In week 51, the number of positive influenza tests increased sharply to 2,833 influenza detections (29.1% of tests), predominantly due to influenza A (Figure 2). To date, 97% of influenza detections have been influenza A, and 99.8% of those subtyped have been A(H3) (Table 1). The timing of the season and predominant A(H3N2) subtype is similar to the pattern observed during the 2012-13 influenza season when percent positive for influenza peaked in week 52 (35%). To date, among the cases of influenza with reported age, the largest proportion was in adults ≥65 years of age (56%) (Table 2).

Figure 2. Number of positive influenza tests and percentage of tests positive, by type, subtype and report week, Canada, 2014-15

Figure 2
   Figure 2 Number of positive influenza tests and percentage of tests positive, by type, subtype and report week, Canada, 2014-15 - Text Description

In week 51, the number of positive influenza tests increased sharply to 2,833 influenza detections (29.1% of tests), predominantly due to influenza A.

In week 51, the number of positive RSV tests increased to 655 RSV detections and was the second most frequently detected virus, after influenza. Detections of parainfluenza and adenovirus also continue to follow their seasonal patterns of broad winter circulation (figure 3).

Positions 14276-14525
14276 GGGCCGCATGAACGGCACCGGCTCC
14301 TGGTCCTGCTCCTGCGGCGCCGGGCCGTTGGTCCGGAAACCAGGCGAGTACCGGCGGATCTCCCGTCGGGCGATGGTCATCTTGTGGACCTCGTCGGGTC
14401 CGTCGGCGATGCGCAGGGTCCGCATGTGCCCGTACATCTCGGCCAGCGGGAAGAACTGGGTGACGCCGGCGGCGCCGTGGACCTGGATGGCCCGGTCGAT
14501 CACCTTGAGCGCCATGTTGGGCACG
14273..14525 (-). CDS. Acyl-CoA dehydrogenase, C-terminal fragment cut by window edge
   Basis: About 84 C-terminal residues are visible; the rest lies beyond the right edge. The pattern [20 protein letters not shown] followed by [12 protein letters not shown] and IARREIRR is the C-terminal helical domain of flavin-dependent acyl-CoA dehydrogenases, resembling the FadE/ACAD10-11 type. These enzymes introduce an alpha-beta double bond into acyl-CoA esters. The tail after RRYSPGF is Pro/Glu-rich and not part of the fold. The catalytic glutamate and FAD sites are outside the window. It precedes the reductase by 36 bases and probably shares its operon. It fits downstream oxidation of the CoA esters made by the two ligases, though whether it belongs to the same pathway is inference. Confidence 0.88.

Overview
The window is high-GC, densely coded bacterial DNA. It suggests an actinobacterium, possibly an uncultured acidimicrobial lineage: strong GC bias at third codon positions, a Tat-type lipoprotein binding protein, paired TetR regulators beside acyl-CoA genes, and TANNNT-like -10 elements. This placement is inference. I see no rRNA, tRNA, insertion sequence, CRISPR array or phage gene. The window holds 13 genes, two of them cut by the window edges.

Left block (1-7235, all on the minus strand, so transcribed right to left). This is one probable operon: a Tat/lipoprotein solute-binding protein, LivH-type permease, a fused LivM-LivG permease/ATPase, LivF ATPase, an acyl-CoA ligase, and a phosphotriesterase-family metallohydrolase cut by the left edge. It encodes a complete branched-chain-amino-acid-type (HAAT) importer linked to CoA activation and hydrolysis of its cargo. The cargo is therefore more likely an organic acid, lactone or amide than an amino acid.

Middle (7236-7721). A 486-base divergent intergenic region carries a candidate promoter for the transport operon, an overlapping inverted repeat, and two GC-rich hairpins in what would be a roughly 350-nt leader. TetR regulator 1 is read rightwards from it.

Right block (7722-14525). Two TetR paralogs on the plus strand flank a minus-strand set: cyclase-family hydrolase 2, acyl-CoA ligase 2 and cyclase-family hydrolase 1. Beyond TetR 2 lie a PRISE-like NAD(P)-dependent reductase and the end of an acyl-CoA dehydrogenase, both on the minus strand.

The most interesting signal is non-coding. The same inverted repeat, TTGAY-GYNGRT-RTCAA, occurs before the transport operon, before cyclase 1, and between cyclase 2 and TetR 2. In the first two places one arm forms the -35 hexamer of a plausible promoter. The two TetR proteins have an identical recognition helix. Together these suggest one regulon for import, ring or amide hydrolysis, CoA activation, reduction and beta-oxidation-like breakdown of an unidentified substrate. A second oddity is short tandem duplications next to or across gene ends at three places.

For more details, see the weekly Respiratory Virus Detections in Canada Report.

Figure 3. Number of positive laboratory tests for other respiratory viruses by report week, Canada, 2014-15

Figure 3
RSV: Respiratory syncytial virus; hMPV: Human metapneumovirus
   Figure 3 Number of positive laboratory tests for other respiratory viruses by report week, Canada, 2014-15 - Text Description

In week 51, the number of positive RSV tests increased to 655 RSV detections and was the second most frequently detected virus, after influenza. Detections of parainfluenza and adenovirus also continue to follow their seasonal patterns of broad winter circulation.

Table 1: Weekly and cumulative numbers of positive influenza specimens by type, subtype and province, Canada, 2014-15
Reporting provincesFootnote 1 Weekly (December 14 to December 20, 2014) Cumulative (August 24 to December 20, 2014)
Influenza A B Influenza A B
A Total A(H1)pdm09 A(H3) A Footnote (Uns) B Total A Total A(H1)pdm09 A(H3) A(UnS) B Total
BC 118 0 84 34 3 380 2 302 76 16